The Rising Star of Cartier

The Rising Star of Cartier

How New Affects Vintage

With a focus on the pre-owned market, it can be easy for a watch auction specialist to lose sight of the current market. Here, Head of Watches Sarah Fergusson shares the importance of always keeping an eye on new releases.

Working in the pre-owned auction world, it can be easy to become isolated from the current watch industry; after all, a specialist can go months without seeing a ‘new’ watch. In itself, this can be a good thing, as many specialists embark on their careers with a deep passion for vintage timepieces and interesting backstories. The risk, though, is simply not being aware of new releases at all as you are so focused on the watches you deal with on any given day.

You may wonder why an auction specialist should need to keep abreast of current releases when most of the watches we see are around 30 years old or more. There are two significant answers. If at the age of 20, you become knowledgeable in vintage pieces that are 30 plus years old, by the time you are well into your career, you won’t recognise the watches released new when you started out. New will always become old after all. (Is it scary that we call 30-year-old watches ‘vintage’ in this game?)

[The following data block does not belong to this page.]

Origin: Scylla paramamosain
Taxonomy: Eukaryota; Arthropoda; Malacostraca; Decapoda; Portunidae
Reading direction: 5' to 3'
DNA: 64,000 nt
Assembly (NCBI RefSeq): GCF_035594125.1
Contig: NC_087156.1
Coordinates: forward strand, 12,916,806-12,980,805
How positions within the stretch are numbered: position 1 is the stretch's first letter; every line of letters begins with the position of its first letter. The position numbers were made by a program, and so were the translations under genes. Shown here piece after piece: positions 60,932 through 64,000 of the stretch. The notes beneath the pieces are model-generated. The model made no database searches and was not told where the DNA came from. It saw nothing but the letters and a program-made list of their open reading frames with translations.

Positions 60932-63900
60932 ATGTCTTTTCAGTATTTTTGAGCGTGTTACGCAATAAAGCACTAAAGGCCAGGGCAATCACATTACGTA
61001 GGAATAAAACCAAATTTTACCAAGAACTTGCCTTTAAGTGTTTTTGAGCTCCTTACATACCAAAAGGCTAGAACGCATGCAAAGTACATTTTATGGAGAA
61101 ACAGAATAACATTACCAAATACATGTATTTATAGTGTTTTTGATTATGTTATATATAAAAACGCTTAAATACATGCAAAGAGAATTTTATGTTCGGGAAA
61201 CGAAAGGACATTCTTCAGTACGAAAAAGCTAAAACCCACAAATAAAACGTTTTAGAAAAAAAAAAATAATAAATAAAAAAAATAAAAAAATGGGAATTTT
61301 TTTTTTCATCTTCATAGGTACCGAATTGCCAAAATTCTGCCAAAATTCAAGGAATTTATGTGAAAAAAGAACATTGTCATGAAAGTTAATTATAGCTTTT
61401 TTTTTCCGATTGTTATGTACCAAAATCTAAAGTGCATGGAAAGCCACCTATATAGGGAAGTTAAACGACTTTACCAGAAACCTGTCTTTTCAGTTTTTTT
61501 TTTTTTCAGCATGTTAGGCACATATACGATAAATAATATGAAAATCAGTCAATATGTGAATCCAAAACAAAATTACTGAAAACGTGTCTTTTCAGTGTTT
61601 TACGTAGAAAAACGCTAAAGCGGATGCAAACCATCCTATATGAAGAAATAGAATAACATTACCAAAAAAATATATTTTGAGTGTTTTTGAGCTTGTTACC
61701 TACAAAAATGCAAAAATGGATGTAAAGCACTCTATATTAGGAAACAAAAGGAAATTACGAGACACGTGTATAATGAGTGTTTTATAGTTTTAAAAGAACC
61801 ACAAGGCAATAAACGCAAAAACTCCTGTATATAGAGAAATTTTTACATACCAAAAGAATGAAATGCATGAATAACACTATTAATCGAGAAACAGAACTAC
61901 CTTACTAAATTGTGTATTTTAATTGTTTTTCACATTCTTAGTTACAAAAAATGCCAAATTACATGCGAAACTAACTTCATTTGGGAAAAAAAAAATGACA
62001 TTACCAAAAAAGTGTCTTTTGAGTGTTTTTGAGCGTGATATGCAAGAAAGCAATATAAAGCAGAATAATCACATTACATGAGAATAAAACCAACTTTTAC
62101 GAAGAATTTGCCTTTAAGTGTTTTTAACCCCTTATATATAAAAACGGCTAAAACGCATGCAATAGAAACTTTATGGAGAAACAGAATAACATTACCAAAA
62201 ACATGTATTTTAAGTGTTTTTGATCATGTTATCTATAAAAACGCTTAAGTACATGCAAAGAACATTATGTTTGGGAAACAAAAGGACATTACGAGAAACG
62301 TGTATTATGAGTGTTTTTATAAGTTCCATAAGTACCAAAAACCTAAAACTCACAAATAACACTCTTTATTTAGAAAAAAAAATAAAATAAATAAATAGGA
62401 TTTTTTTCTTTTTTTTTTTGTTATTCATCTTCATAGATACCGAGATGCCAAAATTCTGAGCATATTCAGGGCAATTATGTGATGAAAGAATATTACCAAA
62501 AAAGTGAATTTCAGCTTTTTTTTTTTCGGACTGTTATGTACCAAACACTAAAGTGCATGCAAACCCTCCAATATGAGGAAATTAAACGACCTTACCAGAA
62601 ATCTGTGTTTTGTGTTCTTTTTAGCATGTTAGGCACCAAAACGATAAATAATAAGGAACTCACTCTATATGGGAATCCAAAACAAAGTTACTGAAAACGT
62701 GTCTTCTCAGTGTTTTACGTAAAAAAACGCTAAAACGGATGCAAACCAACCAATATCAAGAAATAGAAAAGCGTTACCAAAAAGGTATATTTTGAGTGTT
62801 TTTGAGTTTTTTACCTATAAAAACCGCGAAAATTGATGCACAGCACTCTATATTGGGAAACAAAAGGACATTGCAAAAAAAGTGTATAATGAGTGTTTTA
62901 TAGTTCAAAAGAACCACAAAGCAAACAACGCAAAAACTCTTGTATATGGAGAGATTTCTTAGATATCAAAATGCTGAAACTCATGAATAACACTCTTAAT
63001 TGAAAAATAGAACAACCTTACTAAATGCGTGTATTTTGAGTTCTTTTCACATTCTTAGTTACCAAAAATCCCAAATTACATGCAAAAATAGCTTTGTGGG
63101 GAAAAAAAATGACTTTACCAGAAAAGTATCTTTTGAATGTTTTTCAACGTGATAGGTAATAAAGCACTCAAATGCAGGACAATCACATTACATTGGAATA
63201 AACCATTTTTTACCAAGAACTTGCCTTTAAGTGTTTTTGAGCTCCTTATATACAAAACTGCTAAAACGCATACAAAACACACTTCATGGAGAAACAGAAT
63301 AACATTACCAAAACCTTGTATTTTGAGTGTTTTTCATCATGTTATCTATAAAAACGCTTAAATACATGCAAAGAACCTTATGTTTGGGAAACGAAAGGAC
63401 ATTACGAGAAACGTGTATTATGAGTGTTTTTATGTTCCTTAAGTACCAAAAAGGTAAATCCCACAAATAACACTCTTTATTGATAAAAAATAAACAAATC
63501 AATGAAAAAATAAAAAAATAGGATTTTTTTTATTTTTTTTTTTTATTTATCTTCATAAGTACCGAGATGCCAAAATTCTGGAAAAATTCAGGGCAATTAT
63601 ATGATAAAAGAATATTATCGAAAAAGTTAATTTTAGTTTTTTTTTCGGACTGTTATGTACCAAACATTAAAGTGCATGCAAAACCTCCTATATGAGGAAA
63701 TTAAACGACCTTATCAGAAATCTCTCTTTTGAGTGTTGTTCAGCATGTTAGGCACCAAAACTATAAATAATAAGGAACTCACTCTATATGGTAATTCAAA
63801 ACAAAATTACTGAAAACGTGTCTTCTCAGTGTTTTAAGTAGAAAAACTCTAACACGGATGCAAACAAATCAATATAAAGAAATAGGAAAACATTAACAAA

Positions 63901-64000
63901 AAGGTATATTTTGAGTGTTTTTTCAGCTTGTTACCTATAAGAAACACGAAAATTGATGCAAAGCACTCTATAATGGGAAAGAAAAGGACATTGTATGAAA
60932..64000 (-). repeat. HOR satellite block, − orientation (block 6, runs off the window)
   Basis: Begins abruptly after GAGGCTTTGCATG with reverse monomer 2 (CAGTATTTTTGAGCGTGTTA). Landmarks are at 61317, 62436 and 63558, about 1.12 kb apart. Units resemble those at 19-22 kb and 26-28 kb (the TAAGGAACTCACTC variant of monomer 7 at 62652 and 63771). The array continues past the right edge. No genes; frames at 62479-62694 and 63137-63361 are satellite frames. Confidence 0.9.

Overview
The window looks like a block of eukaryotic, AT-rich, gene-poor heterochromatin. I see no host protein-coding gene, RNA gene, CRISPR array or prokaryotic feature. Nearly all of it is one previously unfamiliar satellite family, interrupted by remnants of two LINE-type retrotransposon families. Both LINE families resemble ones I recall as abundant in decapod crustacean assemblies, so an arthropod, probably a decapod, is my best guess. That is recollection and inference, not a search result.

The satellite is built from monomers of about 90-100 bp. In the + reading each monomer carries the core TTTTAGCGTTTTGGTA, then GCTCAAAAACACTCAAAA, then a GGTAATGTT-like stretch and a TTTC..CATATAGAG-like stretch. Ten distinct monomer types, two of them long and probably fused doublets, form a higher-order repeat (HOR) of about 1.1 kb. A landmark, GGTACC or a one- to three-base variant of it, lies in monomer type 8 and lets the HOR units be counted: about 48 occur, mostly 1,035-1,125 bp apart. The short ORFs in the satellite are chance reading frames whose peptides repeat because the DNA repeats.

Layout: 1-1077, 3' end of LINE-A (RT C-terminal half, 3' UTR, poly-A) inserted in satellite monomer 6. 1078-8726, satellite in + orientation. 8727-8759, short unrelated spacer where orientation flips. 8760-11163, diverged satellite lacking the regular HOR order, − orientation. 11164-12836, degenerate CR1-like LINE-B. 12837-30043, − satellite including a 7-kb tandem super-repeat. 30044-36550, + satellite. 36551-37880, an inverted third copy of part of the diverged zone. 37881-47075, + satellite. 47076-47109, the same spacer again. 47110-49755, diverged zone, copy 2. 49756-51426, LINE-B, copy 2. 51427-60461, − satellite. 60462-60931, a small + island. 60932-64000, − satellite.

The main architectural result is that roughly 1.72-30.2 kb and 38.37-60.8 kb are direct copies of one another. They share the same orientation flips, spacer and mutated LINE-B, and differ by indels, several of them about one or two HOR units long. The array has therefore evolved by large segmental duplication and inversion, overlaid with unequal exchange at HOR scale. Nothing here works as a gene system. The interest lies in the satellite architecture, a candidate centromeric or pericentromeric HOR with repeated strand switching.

The other issue with ignoring the new in favour of the old is the risk of not knowing your market. The items we sell at auction may mostly be vintage or antique but the buyers are very current. That is not to say that all buyers are younger or chasing the latest trend, but buyers, no matter their demographic, are subject to following fashions to an extent. The fashions in the world of new watches do have an effect on the desirability of auction lots.


Cartier at Auction